CTS to Host Classics Conference in October
Concordia Theological Seminary in Fort Wayne is set to host next month’s “Lutheranism & the Classics” conference on their campus Oct. 1-2.
The conference will strive to consider how the classical languages have influenced church, school, and home in the past, and how Greek and Latin are poised to enrich culture and civilization in both the present and the future.
The event is free of charge to Seminary students both at Fort Wayne and those in St. Louis, with the exception of the optional conference banquet Friday night. All wishing to attend the conference are asked to pre-register online at www.ctsfw.edu/classics.
Concordia Seminary President Dale Meyer will deliver one of the plenary papers at the conference entitled “Ridentem dicere verum: Horatian Satire in Preaching the Law.”
“My Greek and Latin teachers taught me to love the classics and to love that literature for its own sake,” Meyer shared. “Still, my younger years spent with the likes of Homer and Aristophanes, with Horace and Cicero and so many others have profoundly impacted my theological formation and service to the church. At this time of my life, I want to get back to a more active study of classics and welcome the conference as one way to do that.”
The conference will be presented in three separate tracks to specifically engage those in attendance. The tracks are broken up between an Academic track for Professional Lutheran classicists, a Classical Education track for educators, and a Concordia track for university faculty and students. Each of the tracks will be presented twice to give conference goers a broader depth of the material presented.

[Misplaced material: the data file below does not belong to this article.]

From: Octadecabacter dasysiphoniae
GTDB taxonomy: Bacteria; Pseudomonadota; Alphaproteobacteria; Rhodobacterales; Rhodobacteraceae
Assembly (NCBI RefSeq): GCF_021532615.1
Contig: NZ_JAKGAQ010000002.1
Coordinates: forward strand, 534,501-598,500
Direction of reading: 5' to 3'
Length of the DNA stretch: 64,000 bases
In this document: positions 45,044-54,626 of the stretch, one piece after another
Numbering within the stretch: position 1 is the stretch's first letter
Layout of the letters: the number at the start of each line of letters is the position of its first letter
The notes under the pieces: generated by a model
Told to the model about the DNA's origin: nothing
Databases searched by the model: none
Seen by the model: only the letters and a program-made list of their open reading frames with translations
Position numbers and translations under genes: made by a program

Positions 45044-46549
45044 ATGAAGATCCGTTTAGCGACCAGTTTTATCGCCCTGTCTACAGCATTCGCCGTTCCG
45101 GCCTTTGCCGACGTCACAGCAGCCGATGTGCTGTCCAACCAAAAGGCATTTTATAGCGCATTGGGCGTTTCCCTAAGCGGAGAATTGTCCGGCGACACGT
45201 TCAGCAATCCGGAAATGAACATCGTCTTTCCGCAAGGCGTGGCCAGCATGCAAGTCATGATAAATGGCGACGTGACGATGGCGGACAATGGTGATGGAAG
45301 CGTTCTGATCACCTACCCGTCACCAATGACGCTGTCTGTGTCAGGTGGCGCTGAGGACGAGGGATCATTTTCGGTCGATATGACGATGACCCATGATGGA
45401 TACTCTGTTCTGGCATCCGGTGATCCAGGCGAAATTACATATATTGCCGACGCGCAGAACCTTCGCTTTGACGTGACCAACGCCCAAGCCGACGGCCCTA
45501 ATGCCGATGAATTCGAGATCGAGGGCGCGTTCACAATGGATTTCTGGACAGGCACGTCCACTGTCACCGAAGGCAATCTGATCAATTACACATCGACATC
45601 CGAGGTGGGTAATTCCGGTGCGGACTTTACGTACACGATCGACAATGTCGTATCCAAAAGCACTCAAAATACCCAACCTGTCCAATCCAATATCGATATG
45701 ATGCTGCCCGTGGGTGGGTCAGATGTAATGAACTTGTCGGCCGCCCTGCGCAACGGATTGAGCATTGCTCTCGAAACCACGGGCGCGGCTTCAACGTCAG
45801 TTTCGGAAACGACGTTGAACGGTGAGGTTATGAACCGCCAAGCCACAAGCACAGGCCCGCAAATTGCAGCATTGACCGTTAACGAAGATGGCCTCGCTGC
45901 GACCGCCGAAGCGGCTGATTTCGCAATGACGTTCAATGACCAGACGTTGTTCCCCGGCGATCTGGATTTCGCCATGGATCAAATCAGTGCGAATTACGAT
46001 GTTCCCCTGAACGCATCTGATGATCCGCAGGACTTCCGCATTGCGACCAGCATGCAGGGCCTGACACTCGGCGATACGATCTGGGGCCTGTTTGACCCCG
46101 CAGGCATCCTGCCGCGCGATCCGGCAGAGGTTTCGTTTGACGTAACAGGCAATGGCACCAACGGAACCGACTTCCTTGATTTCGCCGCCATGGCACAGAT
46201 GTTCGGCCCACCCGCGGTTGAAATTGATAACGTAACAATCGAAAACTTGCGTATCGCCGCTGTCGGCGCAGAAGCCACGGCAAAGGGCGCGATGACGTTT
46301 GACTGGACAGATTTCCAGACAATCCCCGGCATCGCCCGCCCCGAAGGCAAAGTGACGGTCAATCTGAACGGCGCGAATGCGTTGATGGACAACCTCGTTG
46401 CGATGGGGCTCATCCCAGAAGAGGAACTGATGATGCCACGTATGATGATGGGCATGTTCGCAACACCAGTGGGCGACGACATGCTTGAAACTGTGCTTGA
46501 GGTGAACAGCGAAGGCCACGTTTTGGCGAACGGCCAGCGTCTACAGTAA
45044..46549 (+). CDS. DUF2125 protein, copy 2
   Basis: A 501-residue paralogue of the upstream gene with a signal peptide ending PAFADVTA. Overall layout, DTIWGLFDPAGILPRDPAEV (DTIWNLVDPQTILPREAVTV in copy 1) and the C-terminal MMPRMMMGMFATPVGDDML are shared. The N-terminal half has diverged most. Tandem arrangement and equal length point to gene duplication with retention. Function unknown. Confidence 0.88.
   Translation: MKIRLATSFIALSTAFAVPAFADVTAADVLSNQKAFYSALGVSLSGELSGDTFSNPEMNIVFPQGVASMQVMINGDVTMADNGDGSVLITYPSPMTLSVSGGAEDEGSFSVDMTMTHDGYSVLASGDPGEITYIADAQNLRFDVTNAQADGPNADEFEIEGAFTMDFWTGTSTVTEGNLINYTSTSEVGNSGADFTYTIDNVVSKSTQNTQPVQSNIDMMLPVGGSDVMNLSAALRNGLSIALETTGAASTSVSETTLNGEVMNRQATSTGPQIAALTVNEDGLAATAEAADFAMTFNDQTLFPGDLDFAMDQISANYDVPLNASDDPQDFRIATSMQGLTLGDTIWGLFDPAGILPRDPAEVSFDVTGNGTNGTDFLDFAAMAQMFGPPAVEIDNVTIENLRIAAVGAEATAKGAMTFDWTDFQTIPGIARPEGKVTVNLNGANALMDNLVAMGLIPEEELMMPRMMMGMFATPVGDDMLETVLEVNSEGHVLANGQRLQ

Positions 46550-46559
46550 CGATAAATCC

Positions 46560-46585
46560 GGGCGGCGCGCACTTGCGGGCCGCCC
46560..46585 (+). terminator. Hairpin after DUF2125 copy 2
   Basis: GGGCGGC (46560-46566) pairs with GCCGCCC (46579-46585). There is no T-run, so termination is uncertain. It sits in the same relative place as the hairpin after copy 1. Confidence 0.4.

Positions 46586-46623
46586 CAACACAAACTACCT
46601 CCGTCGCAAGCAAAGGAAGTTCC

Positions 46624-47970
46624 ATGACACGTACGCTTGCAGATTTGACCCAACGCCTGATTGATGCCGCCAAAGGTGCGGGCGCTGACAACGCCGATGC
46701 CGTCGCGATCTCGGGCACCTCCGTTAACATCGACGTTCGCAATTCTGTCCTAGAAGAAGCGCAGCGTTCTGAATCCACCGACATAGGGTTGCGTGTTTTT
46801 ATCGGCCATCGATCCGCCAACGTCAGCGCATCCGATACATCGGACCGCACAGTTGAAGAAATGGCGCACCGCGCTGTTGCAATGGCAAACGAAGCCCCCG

Throughout the conference, there will also be three worship opportunities, all of which will implement historical Latin in each of the services inside Kramer Chapel on the Fort Wayne campus.
According to the conference brochure produced by Rev. Dr. John Nordling, Associate Professor of Exegetical Theology at CTS, “The conference is intended for homeschoolers, pastors, ‘classical’ educators (principals, teachers, parents), professional classicists, those who don’t know the ancient languages yet (but are fascinated by them), high school Latin students and their teachers, and collegians.”
During the two days of the conference, Nordling will also present his paper entitled “Teaching Greek at the Seminary: What’s Involved and Why Greek Remains Essential for the Ministry.”
Registration information, additional conference material, and suggested hotels can be found online at the conference website.
by Andrew Wilson; reproduced from the serial of Concordia Seminary, St. Louis, Around the Tower (Special edition, Sept. 2010, p. 4)